UK Hacking Scandal Revealed

Now the question must certainly be asked if the spies spy on the spies. Did Obama and Prism and the National Security Agency know that the hundreds of British law firms, insurance brokers and bankers were spying gleaning personal data from private individuals? Probably not, they were too busy chasing after Edward Snowden, who by the way the world now seems to have forgotten. The fact that his father advised him to remain in Russia went largely unnoticed in the press and media in the past few days.

In what has become known as the ‘blue-chip’ hacking scandal, 300 companies in the UK in the field of law, insurance and banking have hired private investigators to get private information regarding people. The police had been given a list of 102 names of companies that had carried out the shady practices, but it turns out that there is another secondary list with 200 names on it of companies that have been taking part in. Some say in the UK that alongside this scandal the newspaper hacking episode the UK experienced won’t be a patch on what is to be revealed.  We can’t wait, I her you say rubbing your hands together with glee.

The British Home Secretary, Theresa May, stated that she would introduce regulations which will mean that anybody who has already committed hacking will be stopped from becoming a private investigator and anyone who operates without having gained a private investigator’s license will face maximum half a year in prison. Although, the question certainly comes to mind as to how a private investigator actually might operate without resorting to hacking in today’s modern age. It’s a bit like doping in sport, isn’t it? Everybody is at it; otherwise they wouldn’t be top sportsmen. But, nobody says they are doing it.

Serious Organised Crime Agency

Serious Organised Crime Agency

A report published by the Serious Organised Crime Agency found that the vast majority of private investigations into individuals’ lives was carried out by firms that had prominent positions in the economy with a respectable image by the public. The 300 companies in the UK are under investigation primarily for intercepting phone calls, blagging (or making someone believe that you are a bone fide caller to gain information about them) as well as internet hacking and gaining access to people’s IT equipment.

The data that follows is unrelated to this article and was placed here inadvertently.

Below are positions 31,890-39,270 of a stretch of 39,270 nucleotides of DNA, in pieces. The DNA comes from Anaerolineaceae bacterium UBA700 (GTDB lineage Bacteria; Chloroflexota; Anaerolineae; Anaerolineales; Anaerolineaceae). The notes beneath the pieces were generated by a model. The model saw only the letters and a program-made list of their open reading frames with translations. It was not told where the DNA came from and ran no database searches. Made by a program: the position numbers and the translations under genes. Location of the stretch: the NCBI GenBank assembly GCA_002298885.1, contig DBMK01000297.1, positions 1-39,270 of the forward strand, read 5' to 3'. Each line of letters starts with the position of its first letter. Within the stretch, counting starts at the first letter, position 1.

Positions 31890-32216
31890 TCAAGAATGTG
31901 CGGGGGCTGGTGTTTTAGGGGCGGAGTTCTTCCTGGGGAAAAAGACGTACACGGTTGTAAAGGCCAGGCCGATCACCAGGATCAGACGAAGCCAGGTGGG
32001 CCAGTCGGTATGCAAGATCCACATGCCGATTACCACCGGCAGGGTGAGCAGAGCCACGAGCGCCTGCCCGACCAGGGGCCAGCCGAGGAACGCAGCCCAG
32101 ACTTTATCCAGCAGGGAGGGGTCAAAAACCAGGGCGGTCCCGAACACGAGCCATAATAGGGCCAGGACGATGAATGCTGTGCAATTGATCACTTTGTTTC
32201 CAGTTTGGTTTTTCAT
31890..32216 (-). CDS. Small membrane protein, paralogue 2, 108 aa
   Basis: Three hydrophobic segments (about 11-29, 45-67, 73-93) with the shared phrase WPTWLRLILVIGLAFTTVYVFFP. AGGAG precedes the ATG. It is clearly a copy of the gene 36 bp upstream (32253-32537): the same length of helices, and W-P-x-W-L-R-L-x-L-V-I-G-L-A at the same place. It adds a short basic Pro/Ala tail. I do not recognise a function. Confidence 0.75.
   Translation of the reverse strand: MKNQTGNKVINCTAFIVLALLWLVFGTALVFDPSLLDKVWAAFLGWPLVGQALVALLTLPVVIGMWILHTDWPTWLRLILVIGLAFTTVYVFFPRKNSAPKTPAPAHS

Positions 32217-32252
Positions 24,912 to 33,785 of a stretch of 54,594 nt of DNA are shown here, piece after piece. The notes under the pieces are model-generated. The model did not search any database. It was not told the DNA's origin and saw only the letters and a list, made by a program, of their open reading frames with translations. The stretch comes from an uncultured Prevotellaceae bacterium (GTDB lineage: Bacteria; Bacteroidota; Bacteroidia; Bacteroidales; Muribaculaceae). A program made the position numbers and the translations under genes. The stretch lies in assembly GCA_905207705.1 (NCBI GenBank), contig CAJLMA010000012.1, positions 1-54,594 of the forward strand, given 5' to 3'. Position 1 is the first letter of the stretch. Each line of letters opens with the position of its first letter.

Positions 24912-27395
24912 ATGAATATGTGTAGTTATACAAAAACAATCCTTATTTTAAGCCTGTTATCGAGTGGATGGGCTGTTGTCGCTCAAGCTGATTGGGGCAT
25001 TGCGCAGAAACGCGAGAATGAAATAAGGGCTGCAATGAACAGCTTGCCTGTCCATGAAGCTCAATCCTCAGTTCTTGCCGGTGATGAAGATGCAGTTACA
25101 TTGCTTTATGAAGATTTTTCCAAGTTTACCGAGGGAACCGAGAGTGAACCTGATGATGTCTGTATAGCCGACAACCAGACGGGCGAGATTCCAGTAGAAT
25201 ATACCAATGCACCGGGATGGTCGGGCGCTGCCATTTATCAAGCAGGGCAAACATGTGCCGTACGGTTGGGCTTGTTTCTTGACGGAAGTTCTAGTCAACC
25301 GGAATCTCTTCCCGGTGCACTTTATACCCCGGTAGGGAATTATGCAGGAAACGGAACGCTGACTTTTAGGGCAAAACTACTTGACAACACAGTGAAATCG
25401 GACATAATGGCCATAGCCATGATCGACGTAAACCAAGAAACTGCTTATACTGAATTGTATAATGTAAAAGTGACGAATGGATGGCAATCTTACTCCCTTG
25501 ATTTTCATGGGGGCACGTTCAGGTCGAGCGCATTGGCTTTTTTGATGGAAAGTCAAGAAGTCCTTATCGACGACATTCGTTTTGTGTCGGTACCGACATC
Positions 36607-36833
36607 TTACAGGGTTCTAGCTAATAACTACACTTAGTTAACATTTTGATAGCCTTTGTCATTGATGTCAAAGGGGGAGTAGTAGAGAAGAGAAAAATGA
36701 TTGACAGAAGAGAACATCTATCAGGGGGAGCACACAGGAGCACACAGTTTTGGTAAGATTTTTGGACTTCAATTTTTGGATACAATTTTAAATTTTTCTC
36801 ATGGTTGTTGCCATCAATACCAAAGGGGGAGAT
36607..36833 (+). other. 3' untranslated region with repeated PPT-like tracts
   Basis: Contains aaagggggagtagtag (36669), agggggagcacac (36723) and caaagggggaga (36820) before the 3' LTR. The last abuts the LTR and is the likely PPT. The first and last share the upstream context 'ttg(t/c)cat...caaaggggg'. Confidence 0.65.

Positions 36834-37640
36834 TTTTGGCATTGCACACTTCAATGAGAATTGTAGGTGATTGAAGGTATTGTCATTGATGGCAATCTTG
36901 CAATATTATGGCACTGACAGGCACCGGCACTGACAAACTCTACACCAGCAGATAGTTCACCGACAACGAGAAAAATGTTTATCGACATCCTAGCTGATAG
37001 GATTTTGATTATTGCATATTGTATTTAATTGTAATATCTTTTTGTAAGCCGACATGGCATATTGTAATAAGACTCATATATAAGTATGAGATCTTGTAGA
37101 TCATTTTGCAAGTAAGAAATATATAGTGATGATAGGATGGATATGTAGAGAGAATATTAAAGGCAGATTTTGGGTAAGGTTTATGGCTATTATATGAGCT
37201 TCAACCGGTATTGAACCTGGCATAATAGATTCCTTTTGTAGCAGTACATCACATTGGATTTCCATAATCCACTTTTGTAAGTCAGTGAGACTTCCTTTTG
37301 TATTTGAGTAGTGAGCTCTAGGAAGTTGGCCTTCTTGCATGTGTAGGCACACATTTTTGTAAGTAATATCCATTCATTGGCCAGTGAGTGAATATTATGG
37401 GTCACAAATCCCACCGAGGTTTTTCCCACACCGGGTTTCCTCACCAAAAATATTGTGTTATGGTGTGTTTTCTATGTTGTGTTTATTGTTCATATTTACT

The list is said to be a ‘Pandora’s box’ that once fully opened will mean that hundreds of bankers and insurance brokers as well as lawyers will be jailed in the UK. That’s the official line, at least.  The list contains prominent figures in the world of banking and companies from the FTSE 100. Although, it seems that the only people to be actually surprised that any of this has been going (probably from time immemorial) are the journalists and the media. Are we really surprised that companies and banks have been using spying tactics to get information about their customers? It’s rather much of a no-brainer it would seem. After all, the state is at it, there are people who do it peeking from behind their curtains, twitching at every movement, our bins get rifled through, our identities get stolen; so are we shocked by the fact that companies are doing it and the banking system? Did we suddenly expect the banksters to get morals and steer clear of that sort of thing?

However, the Serious Organised Crime Agency had already compiled the list as far back as 2008 and had not given it up to the police to allow for prosecution until very recently. The private investigators used British Telecom and British Gas as well as HM Revenue and Customs to gain information also, allowing them to access bank details, phone lines and tax returns of private individuals in the UK.

Private Investigators in the UK

Private Investigators in the UK

The Data Protection Act in the UK was passed in 1998 and is in line with the EU Data Protection Directive of 1995. A quarter of UK citizens are subject to identity fraud and the country already has the worst ranking in the EU today for this. In the EU, the figure only stands at about 17%.

In a country which has laws that are supposed to protect people from being hacked and gaining information about them, but which also ranks at the bottom in the list, it is hardly surprising that banks and insurance companies as well as law firms have been playing the game too.
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